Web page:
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Disguised as an update

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What do inexperienced users do when "some stuff" needs to be updated? Sometimes, they do this:

So I opened Windows Update. A CRITICAL update was available. I didn't read the details; it was something about the display or some such thing. So I just trusted Windows. The update was downloaded. Then the installation began. After a while, Dr.Web displayed a message like:

"Do you really want to allow some system stuff to be modified?" So I trusted Dr.Web, too, and pressed "Block". Then some flashes appeared; things were going very slowly (I was surfing the web) and then the same message from Dr.Web popped up again. So I pressed "Block" again.

This got me worried; I opened TEMP, and a huge number of files were in there. I deleted them all. Now everything's quiet. I checked the list of installed updates and the new update was not on it. Can you please tell me what was really happening and what I should do in situations like that?

A technical support request

How many people actually read update descriptions attentively? After all, the information in them is often extremely vague.

Meanwhile, there’s reason to be worried: attackers often try to fake update prompts.

The criminals behind Fantom encryption ransomware disguise it as a critical Windows update.

To make it appear legitimate, the ransomware file properties indicate that the file belongs to Microsoft and is, in fact, a critical update.


criticalupdate01.exe! That's a funny one…

Once the "critical update" file is launched, WindowsUpdate.exe is extracted from the original ransomware file. The program displays a fake Windows update progress window. The window appears on top of all the other windows and thus prevents users from switching to any other running application.


The fake update screen also features a percentage counter that increases while files are being encrypted in the background. This is done to make the increased hard drive activity look as if it’s being caused by the “update”.

The window can be closed by pressing Ctrl+F4. This will stop the fake update application and return the user to the standard Windows screen, but the encryption process will still continue.

Apparently, WindowsUpdate will also appear on the list of running processes, which will also help allay users' suspicions.

Naturally, the Dr.Web Preventive Protection component will detect the suspicious activity (including multiple file operations). But a problem still exists. The Preventive Protection monitors application activity but doesn't know the purpose of those applications and can't always be confident that a flurry of activity over a huge volume of files being overwritten is necessarily malicious. That's why it displays a warning, and it is up to the user to decide what to do with the suspicious process.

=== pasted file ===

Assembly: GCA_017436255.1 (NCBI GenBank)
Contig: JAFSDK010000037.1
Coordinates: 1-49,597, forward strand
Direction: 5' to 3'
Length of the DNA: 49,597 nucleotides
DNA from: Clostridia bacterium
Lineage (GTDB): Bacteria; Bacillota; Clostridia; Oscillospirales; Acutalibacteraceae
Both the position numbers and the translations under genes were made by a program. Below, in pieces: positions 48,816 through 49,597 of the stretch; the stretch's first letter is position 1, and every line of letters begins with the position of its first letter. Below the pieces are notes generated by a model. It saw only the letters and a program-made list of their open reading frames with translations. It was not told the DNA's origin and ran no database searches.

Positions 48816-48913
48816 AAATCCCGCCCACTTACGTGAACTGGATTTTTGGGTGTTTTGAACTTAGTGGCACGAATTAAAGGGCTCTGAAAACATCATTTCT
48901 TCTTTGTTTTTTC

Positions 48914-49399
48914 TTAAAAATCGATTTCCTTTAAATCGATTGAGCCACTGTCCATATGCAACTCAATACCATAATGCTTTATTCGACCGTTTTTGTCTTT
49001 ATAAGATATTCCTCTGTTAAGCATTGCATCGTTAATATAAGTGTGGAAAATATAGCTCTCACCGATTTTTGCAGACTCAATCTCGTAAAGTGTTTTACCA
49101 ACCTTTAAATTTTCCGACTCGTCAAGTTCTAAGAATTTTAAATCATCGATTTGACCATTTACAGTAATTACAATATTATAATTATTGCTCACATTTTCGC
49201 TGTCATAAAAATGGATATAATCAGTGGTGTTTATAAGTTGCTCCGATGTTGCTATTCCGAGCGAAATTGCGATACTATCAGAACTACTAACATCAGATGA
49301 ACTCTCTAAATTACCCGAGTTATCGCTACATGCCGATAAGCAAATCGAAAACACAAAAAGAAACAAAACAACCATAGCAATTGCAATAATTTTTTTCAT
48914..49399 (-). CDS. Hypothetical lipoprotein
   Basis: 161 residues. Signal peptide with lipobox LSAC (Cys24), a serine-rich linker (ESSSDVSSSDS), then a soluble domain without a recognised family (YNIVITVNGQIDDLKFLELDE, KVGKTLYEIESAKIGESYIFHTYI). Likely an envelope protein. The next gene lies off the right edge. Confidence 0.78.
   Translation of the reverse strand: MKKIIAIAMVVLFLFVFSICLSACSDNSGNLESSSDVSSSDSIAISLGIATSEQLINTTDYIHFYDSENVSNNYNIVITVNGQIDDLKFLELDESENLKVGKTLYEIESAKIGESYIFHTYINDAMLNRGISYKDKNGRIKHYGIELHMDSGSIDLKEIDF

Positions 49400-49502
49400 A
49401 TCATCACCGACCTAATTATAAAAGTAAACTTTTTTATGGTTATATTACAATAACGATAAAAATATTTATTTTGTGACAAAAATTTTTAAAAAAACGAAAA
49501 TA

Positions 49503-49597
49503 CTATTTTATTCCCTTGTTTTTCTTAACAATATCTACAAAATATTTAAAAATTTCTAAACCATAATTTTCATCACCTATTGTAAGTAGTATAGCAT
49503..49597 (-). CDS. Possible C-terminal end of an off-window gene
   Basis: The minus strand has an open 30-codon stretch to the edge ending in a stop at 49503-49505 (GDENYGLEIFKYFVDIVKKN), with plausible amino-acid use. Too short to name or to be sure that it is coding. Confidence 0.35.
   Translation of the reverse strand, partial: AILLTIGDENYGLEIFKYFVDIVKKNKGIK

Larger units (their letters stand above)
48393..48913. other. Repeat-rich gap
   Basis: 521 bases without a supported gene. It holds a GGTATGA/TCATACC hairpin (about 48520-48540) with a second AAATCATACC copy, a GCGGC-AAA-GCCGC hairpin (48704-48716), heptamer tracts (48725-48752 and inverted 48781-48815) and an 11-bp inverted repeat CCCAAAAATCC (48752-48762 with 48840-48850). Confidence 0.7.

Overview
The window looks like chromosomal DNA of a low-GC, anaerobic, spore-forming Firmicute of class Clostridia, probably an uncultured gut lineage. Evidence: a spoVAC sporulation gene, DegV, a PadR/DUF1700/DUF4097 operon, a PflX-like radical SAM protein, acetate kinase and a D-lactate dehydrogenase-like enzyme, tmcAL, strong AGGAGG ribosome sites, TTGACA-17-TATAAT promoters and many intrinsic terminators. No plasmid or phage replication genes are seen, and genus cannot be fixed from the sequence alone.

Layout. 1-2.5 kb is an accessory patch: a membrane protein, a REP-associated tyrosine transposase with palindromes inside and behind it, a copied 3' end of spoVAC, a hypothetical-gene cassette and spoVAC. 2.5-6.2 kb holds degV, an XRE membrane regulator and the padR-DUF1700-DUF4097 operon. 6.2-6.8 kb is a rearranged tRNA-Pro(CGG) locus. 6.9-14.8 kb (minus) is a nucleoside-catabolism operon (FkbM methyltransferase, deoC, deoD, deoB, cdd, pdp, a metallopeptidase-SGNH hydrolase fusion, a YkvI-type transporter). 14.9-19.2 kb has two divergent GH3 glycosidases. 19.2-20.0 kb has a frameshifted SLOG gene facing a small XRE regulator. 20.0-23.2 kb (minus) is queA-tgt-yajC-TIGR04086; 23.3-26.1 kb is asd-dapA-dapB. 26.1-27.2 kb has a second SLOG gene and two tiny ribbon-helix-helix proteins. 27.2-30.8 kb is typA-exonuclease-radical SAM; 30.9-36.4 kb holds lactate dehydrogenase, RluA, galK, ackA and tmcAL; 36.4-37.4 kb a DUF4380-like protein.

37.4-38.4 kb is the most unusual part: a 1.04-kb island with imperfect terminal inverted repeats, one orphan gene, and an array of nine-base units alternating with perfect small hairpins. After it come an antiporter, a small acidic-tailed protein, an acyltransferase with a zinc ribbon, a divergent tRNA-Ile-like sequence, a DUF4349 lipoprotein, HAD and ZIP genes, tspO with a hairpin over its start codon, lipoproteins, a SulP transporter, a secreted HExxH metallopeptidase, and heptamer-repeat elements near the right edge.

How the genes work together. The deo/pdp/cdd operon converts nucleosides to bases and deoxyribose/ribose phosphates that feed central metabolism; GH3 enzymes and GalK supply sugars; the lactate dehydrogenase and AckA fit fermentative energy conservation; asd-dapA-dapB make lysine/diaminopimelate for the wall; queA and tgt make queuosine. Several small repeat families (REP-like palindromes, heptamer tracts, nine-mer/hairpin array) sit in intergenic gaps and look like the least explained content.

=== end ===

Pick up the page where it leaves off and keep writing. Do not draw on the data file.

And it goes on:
The incident we described at the very beginning ended well. It was a false alarm, and the user actually initiated a legitimate update. But things could have turned out differently!

Faking updates is not the only trick criminals have; the updating routine can be compromised too.

The malicious program Win32.HLLW.Flame.1 intercepted Windows updates by mounting a man-in-the-middle attack. To accomplish such an attack, the Trojan would make an infected machine impersonate the Web Proxy Autodiscovery Protocol server. Should a host on the local network attempt to connect to a Microsoft Windows Update server, the query would first be relayed to the compromised machine which would return a fake malicious update to the host. Thanks to this trick, attackers could even infect systems that had the latest updates installed on them!

It should also be noted that one of Flame's components—WuSetupV.exe—incorporated a digital signature from Microsoft and could be launched without user confirmation. To address the issue, Microsoft released a security update that recalled the series of certificates Flame had been using to sign its code.

And now let's take a short break! As we were gathering information for this issue, we came across this:

A massive advertising campaign was initiated in the European media to intimidate users who were reluctant to upgrade Windows XP to newer Windows versions. British mass media outlets and politicians were particularly zealous; even Theresa May weighed in. The BBC deserves a special award for the aggressive campaign it waged on behalf of the Redmond giant.

Which malware species inspired it? Can you guess without Google's help?

#security_updates #anti-virus_updates #malware #encryption_ransomware #digital_signature

Dr.Web recommends

Of course, updates are necessary and should be installed regularly. But the Flame example shows that an operating system updating procedure can be compromised!

  1. Don't use automatic updates (except for your anti-virus). Manually select the update files you want launched.
  2. Don't launch updates you were told were necessary by some website you visited or by some email message even if it appears to have been signed by a system administrator.


  3. Keep your anti-virus up to date. Preventive Protection routine upgrades are delivered alongside anti-virus updates. And this means that the way malicious behaviour is detected is also subject to improvement.


The Trojan described in this issue poses no threat to systems protected by Dr.Web. Our anti-virus detects it as Trojan.Encoder.5654.

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